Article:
It was the first glimmer of hope for the beleaguered travel industry in 2020 when locked-down citizens started doing something new amid the pandemic: not working from home, but working from anywhere. Off they’d go for weeks or months at a time, to any locale with good surf and better Wi-Fi, to show off a new Zoom background after early morning swims.

Today the era of decamping from your hometown might seem as far in the rearview mirror as a five-day, in-person workweek might appear on the horizon. But a new version of the trend is emerging—and it could prove a serious boon for the travel industry.

The ability to work from home is profoundly, and permanently, changing the way we travel. More lenient office policies mean many workers can travel anytime, even during busy workweeks, as long as they can hit deadlines from far afield. That, in turn, has made it easier for people to travel more frequently and for longer amounts of time, sometimes unlocking farther-flung destinations. The mixing of work and play, which some industry insiders (annoyingly) refer to as “bleisure” (business + leisure) travel, has greatly helped airlines make up for lost traffic.

“The ‘great untethering’ isn’t a trend, it’s permanent,” says Chris Lehane, global head of policy and communications for Airbnb Inc. “It’s a durable and enduring pattern that would have ultimately happened as society moved forward, even without the pandemic.”

“When you think about the technologies that have transformed travel, what we’re doing now, communicating and working on Zoom, is maybe even bigger than the advent of steam trains or commercial flight,” Lehane continues. “The entire construct of travel is in the midst of a change right now.”

That’s why companies as wide-ranging as Airbnb, Deloitte, and travel trade publication Skift have called the continuation of remote work the greatest change maker in travel for 2022. Here’s how it will affect your own experiences on the road well beyond the pandemic’s end.

You’ll Take More Trips
According to a 2022 travel industry outlook from Deloitte, people with the intent to fit work into their journeys also planned to travel twice as often as those who sought time to unplug. “Laptop luggers,” as Deloitte refers to them, will take two to four trips a year, compared with one to two for “disconnectors,” and 75% of them will add extra time to their vacation. (Only 6% will extend by several weeks, but a majority—38%—will add from three to six days.)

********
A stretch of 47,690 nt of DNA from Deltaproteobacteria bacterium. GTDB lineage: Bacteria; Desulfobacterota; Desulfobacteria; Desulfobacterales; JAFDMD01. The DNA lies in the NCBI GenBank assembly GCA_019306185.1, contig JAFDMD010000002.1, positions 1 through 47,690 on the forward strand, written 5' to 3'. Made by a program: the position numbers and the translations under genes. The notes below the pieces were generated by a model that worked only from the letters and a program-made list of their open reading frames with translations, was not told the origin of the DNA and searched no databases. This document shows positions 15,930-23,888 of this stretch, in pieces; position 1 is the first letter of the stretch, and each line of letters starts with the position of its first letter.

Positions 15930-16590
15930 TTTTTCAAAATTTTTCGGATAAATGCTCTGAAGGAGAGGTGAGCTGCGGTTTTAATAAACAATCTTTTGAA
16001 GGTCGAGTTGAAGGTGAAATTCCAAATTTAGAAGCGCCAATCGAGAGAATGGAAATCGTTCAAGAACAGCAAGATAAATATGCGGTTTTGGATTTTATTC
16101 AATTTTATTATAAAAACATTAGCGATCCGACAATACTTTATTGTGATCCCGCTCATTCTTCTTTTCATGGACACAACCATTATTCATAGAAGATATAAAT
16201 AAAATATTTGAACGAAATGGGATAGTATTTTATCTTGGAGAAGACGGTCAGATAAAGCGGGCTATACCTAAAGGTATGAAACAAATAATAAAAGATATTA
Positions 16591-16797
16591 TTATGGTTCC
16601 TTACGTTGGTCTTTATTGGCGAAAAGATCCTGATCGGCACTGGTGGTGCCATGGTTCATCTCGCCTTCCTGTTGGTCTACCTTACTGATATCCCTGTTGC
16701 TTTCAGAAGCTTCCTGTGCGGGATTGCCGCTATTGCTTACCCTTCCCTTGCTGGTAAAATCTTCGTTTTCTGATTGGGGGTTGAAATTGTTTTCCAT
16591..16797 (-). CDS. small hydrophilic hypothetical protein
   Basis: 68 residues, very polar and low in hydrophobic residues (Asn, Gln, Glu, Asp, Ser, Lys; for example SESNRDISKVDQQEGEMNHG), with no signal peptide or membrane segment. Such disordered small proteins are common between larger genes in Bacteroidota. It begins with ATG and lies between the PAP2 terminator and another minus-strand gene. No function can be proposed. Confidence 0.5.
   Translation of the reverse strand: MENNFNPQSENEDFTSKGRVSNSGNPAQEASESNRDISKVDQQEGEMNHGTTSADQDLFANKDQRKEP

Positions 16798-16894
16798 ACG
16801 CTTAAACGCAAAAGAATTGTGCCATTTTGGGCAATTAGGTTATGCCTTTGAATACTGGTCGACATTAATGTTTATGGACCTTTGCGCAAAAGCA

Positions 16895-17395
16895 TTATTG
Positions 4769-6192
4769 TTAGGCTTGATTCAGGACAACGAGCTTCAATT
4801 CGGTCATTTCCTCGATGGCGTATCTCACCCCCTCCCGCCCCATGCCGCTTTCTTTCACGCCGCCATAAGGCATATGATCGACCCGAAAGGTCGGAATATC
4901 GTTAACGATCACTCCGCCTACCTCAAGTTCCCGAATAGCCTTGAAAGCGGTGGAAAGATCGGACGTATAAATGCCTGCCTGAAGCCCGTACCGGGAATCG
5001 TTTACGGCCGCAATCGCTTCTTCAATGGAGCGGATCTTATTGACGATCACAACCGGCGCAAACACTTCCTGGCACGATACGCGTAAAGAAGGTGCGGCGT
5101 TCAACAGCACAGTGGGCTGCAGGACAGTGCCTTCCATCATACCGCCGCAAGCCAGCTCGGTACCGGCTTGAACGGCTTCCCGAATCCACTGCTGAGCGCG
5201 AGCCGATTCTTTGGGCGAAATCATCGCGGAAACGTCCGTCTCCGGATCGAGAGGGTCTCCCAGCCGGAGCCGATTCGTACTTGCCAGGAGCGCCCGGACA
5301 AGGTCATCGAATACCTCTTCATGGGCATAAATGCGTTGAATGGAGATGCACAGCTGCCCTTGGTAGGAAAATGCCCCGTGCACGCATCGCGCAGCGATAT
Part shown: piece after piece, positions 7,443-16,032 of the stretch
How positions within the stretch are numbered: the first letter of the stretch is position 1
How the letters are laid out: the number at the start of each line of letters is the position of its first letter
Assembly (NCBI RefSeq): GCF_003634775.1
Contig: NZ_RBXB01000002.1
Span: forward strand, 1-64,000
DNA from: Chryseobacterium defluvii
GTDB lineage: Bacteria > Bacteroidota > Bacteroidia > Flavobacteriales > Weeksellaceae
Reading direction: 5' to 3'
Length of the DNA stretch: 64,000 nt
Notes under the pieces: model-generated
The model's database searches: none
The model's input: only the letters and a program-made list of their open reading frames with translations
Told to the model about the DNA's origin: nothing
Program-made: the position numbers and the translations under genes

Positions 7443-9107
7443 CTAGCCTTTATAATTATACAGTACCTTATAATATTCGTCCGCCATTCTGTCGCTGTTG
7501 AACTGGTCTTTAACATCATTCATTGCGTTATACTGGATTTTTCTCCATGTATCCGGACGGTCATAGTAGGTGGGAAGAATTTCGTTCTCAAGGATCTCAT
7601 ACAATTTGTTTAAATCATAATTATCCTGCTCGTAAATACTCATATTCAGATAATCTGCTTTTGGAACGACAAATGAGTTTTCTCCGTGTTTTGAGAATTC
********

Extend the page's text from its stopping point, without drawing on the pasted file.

“It’s a benefit for the industry,” says Eileen Crowley, Deloitte’s travel leader. “These work-from-home travelers are spending more. There’s more potential there. They also fared a bit better financially during the pandemic, so they can increase their travel budgets as well.”

Kayak Chief Executive Officer Steve Hafner agrees. At a Skift conference previewing the megatrends that will shape travel in 2022, he said, “When you work from anywhere, that means more leisure travel. If you’re liberated from an office, you can go to a lot of other places.”

Airbnb’s Lehane says the ability to take work where your family wants to go means that “now you can organize your work life with your family at the center, as opposed to working your family around your job.”

And that also benefits hotels and destinations, as they become less reliant on excessively busy peak periods that have traditionally been deemed convenient times to travel—say, school vacation weeks.

Stays are getting longer, too. In a trends report for the year ahead, Airbnb shared that in the third quarter of 2021 (for which the most recent data were available), almost half of the nights booked on its platform were for stays of at least seven days, up from 44% in 2019. One out of every five gross nights booked in the quarter were for stays of 28 days or longer.

And data from vacation property management platform Guesty suggest the trend of extended stays has continued to grow during the pandemic. In 2021, 14-plus-day bookings grew 33% from a year earlier, with a cumulative rise of 121% since 2019.

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